A business conference led me to Austin, Texas this week. I had big plans to do the Austin City Limits thing and come home with some rock and roll stories to tell. No dice. It turns out I don’t like staying up late there any more than I do at home.
While rushing through the airport on Thursday to catch the first leg home, a man playing “Amazing Grace” on the bagpipes marched through the terminal. That song will always remind me of my dad, which would not make him happy one bit.
The color guard followed the piper in formation. President George H.W. Bush’s funeral was simultaneously in progress in Houston.
People gathered a few gates away from mine to send off twelve World War II veterans to Washington for Pearl Harbor ceremonies at the White House on Friday. A few hundred strangers were at their gate to thank them for their service and to share a moment of silence with each other for a former commander-in-chief. It was truly a touching moment.
My trip was scheduled before the former president’s passing. I was just lucky to be there. What better place to mourn the loss of a great Texan than the capitol of Texas? And to do it with these fine Americans was a memorable bonus.
The piper then marched back the other direction, playing round two of the song.
My dad hated that song.
Losses like the one our nation experienced this week are interesting exercises to me. As I have gotten older, I have grown numb to the pageantry of these kinds of events. That is until the goodbyes become more personal. Sure—he was a great American. But he was awfully good as a husband, grandfather, and particularly, a dad.
Simply put, he was a great person.
His oldest son said a simple thing in the eulogy for his dad that provoked my journey through memories of my own dad. He said “we tested his patience. I know I did.”
There were seven kids in my family and I was number six. I would not have thought to describe my dad as “patient,” but he was. I used to tell people that by the time I started really testing my dad’s patience, he was too worn down from the five older kids to take the bait. A friend once told me I was lucky that he even remembered my name—my little brother and I often shared one.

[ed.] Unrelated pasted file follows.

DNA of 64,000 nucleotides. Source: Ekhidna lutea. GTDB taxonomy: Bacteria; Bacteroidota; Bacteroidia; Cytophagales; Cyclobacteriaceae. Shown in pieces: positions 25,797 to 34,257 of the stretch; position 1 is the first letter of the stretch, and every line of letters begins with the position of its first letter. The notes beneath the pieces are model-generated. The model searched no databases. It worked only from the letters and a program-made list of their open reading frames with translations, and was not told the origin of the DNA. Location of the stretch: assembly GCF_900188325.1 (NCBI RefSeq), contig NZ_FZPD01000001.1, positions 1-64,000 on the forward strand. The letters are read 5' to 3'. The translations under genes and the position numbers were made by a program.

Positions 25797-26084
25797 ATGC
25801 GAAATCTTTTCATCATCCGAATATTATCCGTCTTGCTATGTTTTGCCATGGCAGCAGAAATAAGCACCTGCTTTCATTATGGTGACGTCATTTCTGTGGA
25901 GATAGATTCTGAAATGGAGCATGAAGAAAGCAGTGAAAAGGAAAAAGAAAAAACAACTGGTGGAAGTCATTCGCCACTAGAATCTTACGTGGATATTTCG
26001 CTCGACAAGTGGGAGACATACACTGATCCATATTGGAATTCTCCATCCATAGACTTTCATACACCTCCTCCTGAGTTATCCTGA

I didn’t think of my dad as a veteran when I was growing up. Oh sure, I knew he spent two years in Korea, although he never talked about it. That’s just not what he was to me. Until they fired those rifles at his funeral of course. Now I think of him in terms of his service often. More than anything else though, President Bush’s services reminded me of the last argument my dad and I had with each other twenty-two years ago. We were on a fishing trip and we disagreed on how the Gulf War was handled. Dad told me I should trust how President Bush handled it because he knew more about it than I did.
What I heard my dad say was “you aren’t as smart as you think you are.” Even though that isn’t what he said, he wouldn’t have been wrong if he had. And even though he was sorry he made me mad, we never really cleared the air over it. It was my place to do that, and I regret that I never did. It was a stupid little spat that he probably didn’t even remember. Clearly, I do.
My dad was a good man. I never thought I would miss him the way I do. I wish he could have had ten more good years. He would have liked to see my two boys all grown up. And he would have loved my wife if he had been well enough to get to know her.
I always thought my dad didn’t worry about me. He used to ask me how my siblings were, but never how I was. It used to bother me, but not anymore. He didn’t need to worry, even though I now know he did.
President Bush lived a life as full as any. As did my dad.
I just wish I knew why he hated that song. I think I will just trust him. Bad song. Bad, bad song.